Some people use the term “type 3 diabetes” to describe Alzheimer’s disease. However, official health organizations do not accept this term, and most doctors do not use it for diagnostic purposes.

Although health associations do not classify type 3 as an official form of diabetes, insulin and glucose dysregulation makes it similar to other types, such as type 1 and type 2 diabetes.

However, type 3 diabetes involves the brain and leads to Alzheimer’s disease.

This article explains what type 3 diabetes is and how it links to Alzheimer’s disease. It discusses the possible causes and risk factors, along with treatment and prevention strategies.

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“Type 3 diabetes” is a term some people use to describe Alzheimer’s disease. Some scientists proposed the term because they believe insulin dysregulation in the brain causes dementia.

However, type 3 diabetes is not an officially recognized health condition. The American Diabetes Association, as well as other major health organizations, does not list Alzheimer’s disease as a type of diabetes within their classification.

Other types of diabetes include type 1, type 2, and gestational diabetes. In addition, some research uses the term “type 3c” to classify pancreatogenic diabetes that may result from pancreatitis. This type is different from Alzheimer’s disease.

Doctors do not use “type 3 diabetes” as a diagnostic term, because it is not an official classification. They can, however, diagnose Alzheimer’s disease using physical and mental tests, neurological exams, and brain imaging.

According to the Alzheimer’s Association, the early signs and symptoms of Alzheimer’s disease include:

  • memory loss that negatively impacts daily life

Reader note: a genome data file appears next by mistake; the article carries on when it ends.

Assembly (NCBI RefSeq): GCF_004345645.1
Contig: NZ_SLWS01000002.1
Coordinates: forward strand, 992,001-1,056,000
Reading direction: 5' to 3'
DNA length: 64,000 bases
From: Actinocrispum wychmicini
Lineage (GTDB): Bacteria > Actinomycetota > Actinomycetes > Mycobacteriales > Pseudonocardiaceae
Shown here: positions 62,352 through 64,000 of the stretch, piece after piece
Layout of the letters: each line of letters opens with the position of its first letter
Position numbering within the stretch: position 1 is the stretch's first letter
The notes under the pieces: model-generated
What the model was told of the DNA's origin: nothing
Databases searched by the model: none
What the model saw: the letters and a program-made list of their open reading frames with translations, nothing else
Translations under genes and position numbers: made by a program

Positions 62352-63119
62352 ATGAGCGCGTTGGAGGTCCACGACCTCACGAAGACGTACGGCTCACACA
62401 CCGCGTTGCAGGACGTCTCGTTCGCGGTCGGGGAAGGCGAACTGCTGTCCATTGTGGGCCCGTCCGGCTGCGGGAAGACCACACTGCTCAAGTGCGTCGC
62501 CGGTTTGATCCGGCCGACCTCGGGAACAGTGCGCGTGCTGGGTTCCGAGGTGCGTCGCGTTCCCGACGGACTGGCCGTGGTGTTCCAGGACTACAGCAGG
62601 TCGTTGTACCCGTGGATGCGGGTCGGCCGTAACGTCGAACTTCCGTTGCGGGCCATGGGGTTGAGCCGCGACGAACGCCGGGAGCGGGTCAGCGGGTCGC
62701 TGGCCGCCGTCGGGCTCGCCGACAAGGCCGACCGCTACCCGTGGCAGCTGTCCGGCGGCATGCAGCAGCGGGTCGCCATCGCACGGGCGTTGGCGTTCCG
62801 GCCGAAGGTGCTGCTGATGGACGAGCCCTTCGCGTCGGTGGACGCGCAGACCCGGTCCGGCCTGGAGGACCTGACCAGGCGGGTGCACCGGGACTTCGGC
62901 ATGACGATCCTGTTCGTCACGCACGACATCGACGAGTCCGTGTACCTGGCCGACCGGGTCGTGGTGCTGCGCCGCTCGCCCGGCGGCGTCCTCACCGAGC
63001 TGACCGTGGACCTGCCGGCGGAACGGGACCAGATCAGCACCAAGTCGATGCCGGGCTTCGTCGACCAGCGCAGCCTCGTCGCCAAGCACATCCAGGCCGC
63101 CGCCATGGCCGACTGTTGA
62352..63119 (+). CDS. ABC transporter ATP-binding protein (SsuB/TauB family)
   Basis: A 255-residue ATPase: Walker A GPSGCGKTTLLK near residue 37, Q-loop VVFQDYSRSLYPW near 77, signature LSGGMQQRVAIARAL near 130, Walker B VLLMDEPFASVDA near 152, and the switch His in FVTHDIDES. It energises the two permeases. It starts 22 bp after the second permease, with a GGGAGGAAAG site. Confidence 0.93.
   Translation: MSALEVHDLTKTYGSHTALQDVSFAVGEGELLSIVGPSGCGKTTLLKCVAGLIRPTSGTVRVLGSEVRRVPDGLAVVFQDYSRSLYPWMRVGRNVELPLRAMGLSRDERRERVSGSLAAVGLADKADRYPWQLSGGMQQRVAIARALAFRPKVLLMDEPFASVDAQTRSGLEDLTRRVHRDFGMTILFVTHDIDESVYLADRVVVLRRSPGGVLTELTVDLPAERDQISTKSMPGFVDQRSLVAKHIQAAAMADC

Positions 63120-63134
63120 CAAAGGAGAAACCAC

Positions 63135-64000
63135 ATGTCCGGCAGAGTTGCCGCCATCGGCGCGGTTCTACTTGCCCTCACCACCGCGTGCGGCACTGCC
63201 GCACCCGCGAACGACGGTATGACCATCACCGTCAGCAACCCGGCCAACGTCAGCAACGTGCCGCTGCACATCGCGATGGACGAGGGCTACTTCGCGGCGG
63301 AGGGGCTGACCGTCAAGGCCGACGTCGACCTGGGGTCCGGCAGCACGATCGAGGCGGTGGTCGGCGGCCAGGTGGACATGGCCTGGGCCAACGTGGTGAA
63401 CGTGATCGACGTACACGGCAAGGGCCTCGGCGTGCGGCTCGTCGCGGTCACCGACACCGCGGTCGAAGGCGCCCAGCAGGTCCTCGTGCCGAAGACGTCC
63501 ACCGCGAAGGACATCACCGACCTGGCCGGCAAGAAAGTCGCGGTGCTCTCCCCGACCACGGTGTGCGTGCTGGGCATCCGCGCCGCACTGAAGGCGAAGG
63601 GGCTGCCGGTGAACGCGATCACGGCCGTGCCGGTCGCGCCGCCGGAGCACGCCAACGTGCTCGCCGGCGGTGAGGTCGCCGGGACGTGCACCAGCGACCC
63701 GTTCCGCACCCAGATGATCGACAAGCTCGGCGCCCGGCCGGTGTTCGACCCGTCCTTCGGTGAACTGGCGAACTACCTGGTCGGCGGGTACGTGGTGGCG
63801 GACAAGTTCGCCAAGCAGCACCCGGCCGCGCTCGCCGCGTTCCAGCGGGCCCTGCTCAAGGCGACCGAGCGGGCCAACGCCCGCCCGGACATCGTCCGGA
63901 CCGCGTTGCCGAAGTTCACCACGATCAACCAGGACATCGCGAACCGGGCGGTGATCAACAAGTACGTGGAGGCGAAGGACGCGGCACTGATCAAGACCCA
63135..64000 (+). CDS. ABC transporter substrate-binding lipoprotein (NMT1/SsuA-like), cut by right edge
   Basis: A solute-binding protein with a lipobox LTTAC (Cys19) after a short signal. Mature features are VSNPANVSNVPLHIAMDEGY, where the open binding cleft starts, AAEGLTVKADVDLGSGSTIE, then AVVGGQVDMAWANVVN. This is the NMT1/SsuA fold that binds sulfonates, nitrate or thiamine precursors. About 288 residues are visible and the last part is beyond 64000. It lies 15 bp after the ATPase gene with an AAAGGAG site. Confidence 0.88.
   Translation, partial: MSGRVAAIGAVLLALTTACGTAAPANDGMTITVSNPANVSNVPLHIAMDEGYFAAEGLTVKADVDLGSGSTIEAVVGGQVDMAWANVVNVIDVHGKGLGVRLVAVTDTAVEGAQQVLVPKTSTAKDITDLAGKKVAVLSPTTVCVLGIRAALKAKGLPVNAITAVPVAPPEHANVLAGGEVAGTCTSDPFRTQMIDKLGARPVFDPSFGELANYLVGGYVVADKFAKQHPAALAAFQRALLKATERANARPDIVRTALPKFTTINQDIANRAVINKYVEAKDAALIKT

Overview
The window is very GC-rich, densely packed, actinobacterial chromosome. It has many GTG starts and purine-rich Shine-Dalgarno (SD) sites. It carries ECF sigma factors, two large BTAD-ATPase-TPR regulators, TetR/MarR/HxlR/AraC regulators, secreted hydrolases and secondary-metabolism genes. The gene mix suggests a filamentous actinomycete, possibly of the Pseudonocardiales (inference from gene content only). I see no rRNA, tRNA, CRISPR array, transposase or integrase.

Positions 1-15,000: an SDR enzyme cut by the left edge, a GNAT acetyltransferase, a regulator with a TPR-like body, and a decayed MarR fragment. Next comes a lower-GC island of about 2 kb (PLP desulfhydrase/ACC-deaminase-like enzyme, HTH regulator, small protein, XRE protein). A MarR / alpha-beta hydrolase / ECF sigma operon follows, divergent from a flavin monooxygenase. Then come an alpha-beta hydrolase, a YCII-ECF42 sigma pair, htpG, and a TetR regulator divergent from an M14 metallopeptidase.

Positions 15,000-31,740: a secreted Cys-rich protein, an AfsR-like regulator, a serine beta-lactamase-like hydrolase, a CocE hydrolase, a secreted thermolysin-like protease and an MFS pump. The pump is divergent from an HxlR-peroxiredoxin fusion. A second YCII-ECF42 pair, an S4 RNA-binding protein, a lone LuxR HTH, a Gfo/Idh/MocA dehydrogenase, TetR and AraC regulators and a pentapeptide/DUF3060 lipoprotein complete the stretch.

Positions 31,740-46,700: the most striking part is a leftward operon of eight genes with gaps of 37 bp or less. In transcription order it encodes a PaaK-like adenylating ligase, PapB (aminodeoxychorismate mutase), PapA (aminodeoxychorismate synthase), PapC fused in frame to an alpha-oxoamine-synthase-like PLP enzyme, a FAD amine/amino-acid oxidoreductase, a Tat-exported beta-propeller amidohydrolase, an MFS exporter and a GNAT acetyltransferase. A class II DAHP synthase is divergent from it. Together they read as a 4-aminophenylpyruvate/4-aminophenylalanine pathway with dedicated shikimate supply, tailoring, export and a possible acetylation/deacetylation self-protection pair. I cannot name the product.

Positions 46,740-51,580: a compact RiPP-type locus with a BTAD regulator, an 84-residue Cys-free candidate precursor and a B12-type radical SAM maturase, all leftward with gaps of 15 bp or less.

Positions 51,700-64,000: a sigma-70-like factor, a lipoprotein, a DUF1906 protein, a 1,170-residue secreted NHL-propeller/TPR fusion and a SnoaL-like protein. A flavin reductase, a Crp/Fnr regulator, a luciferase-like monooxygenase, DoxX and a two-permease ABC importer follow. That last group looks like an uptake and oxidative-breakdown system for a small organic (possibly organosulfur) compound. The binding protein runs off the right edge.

• trouble resolving problems or making plans
  • difficulty carrying out familiar tasks
  • confusion about location or time
  • difficulty using and understanding written and spoken language
  • mislaying things
  • decreased judgment
  • withdrawal from social activities or work
  • mood and personality changes

It is important to note that some changes in memory and habits can be part of aging. However, if a person is concerned about any changes they are experiencing, they should seek guidance from a doctor.

Learn about the different stages of Alzheimer’s disease here.

Authors of a 2008 review conclude that the term “type 3 diabetes” accurately reflects the fact that Alzheimer’s disease is a form of diabetes that affects the brain. They used human and animal studies to explain how this happens.

They describe Alzheimer’s disease as a neuroendocrine disease involving impaired insulin and insulin-like growth factor (IGF) signaling. The condition can also involve inflammation and oxidative stress.

The authors note that while obesity and type 2 diabetes might contribute to the development of Alzheimer’s disease, they are not sufficient causes by themselves.

However, a more recent study suggests that insulin-degrading enzyme may shift type 2 diabetes to type 3 diabetes by altering metabolic pathways. This process may result in oxidative stress and beta-amyloid in the brain, which are both characteristics of Alzheimer’s disease.

A 2020 study lists the potential risk factors for developing type 3 diabetes. These include:

  • a diet high in calories, sugar, and fat and low in fiber
  • low socioeconomic status
  • exposure to stress
  • race and ethnicity
  • lack of physical activity
  • genetics
  • family history
  • birth weight

The same study indicates that high blood pressure and impaired lipid, or fat, transportation play a role in the development of Alzheimer’s disease.

Additionally, having the APOE4 gene can increase a person’s risk of the condition.

There is no cure for type 3 diabetes (Alzheimer’s disease), but doctors may prescribe drugs to slow the progression of the condition or treat its symptoms.

Changing disease progression

Aducanumab is an anti-myloid antibody drug that may help reduce cognitive and functional decline in people in the early stages of Alzheimer’s disease.

Treating symptoms

Medications that can lessen memory loss and thinking issues in Alzheimer’s disease include donepezil and galantamine.